Right now i just have the light blue seamless paper up and i painted some clouds on it. I did try to use a Chromakey blue screen but i run into a problem with DOF and getting the blue-screen trick to work with the bokeh from the OOF edges. I probably just need to spend more time in post processing learning how to properly do it, OR, get a manual lens and tighten up the aperture to increase the DOF. The M43 sensor helps in this regard because it does not have as narrow DOF as a full frame camera :)

Author:  pixelbot [ Fri Nov 01, 2013 10:26 am ]
Post subject:  Re: Plants Growing tips????

Jack Ripper wrote:
pixelbot wrote:
There is a lot of advice on shooting plants here on the forum - I myself have dispensed some of the stuff I have learned from shooting plants - and there are two schools of thought when it comes to lighting plants, constant lighting and controlled lights. Basically constant lighting means you basically shoot with the lights you are using to grow the plants.

Tim T


Hey Tim.

I had considered this, but i was afraid that the color of the light during the daylight period might settle into a pretty constant color, while on the night time period it may night hit the same exact color hue if only on for a short time for the image. So i just went right to controlled lighting. Have you ever noticed any issues with that? does it depend on the lights you use?


When I was shooting my plants I shot them in a very small room and used lights that were always on (that's what I meant by constant - no day or night cycle) so the color never change (no warm up period) and I was using CFLs which do have a warm up period if you turn them off and on - and I never had any problems with growth, I even had a pea pod grow. You can see my plants at Grow! and Grow! 2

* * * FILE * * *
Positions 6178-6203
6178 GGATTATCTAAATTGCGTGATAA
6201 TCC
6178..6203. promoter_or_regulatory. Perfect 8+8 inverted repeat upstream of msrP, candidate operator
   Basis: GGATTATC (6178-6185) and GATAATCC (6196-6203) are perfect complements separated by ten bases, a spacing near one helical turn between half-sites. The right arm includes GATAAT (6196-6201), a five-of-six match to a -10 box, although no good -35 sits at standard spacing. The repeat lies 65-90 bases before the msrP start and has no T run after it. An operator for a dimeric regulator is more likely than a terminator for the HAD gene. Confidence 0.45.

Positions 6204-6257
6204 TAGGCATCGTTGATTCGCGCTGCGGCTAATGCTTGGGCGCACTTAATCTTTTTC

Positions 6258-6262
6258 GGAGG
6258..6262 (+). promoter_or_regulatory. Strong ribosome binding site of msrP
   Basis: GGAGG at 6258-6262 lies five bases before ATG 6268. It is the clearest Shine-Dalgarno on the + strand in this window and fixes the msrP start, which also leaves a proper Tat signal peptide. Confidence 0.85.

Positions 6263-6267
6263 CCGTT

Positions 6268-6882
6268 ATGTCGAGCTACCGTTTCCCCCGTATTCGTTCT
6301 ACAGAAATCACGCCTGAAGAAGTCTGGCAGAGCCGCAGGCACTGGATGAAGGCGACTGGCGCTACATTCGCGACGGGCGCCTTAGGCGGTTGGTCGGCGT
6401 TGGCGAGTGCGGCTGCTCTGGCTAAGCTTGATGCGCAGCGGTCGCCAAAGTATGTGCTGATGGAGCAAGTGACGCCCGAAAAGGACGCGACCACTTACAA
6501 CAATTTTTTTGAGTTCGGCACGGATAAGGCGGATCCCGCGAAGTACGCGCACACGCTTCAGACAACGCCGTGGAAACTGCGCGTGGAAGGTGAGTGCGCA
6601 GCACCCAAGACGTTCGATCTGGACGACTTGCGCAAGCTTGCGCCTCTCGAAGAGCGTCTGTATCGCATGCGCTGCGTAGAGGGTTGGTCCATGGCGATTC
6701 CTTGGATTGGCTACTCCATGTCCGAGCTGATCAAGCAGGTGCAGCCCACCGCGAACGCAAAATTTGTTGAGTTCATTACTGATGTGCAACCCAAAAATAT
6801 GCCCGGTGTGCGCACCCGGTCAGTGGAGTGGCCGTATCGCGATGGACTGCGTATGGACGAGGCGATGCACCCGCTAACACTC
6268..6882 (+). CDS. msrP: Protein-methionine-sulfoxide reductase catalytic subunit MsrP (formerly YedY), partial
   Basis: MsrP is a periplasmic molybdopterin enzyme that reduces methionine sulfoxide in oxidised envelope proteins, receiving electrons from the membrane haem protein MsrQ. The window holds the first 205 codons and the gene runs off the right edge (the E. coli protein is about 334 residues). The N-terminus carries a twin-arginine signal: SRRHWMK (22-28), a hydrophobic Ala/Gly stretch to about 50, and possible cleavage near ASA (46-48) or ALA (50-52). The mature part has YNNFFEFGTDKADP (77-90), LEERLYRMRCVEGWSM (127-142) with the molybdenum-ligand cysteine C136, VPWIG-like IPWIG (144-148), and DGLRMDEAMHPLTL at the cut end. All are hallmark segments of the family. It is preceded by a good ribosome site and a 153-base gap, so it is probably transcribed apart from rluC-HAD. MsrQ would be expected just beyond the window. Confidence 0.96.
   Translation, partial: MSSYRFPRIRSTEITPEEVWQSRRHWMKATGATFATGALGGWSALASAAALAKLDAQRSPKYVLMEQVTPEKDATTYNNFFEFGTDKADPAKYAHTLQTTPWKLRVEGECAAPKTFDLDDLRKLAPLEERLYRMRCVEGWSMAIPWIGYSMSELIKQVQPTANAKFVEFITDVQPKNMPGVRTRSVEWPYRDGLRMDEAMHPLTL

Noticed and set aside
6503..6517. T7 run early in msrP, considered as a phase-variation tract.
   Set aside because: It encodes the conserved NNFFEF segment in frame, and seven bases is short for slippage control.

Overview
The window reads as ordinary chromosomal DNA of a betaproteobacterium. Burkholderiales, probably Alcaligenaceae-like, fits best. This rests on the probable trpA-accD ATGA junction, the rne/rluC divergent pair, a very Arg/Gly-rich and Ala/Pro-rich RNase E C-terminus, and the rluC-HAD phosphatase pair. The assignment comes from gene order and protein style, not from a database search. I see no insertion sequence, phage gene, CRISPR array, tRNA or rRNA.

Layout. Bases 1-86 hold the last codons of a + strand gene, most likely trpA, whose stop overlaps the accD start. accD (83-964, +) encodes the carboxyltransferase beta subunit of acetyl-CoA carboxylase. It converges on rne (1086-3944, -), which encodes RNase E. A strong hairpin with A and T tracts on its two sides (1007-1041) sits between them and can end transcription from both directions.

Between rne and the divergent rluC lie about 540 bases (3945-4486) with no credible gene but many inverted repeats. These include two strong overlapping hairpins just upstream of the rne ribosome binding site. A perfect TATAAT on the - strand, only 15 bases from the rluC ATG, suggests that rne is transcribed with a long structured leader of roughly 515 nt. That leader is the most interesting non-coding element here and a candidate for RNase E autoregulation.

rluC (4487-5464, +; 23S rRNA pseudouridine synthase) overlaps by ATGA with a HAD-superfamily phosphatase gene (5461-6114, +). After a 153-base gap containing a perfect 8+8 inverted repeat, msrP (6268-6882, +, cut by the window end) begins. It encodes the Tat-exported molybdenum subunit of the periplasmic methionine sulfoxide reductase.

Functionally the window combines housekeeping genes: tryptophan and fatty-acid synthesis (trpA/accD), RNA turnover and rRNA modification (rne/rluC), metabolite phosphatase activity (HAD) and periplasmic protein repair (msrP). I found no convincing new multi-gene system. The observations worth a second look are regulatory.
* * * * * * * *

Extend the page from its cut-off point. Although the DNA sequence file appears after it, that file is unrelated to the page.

Tim T

Author:  dieggs [ Mon Nov 04, 2013 4:04 am ]
Post subject:  Re: Plants Growing tips????

HI sciencelookers,

Thanks for your inside. I would love to see an outside longterm timelapse like you mentioned above.
For me, im planning to do some bluscreen compositing afterwards, so i´ll keep it ¨inside shooting¨. My plan is to show many datail closue-up shot´s with a black background, like in the examples, but then in a wider shot do some bluscreen composite, like if it was a small part on a planted field.

Another thing i been thinking is if the growing of the plants are consistent beetwen day and night, i´ll assume that the growth slows down during night, giving a not so constant speed to the whole timelapse.
Do you have any thought on these?


¨In fact, you can see really interesting stuff happening. Shooting one frame per day in the daytime, you see shadows move, but not east-west with the day, but north-south with the seasons. Wind in spring and fall, less in summer and winter, that sort of stuff.¨

Author:  dieggs [ Mon Nov 04, 2013 4:42 am ]
Post subject:  Re: Plants Growing tips????

Hey Jack R,

Thank you very much for all these info, it is great to take a look at your setup. Your test are already looking great!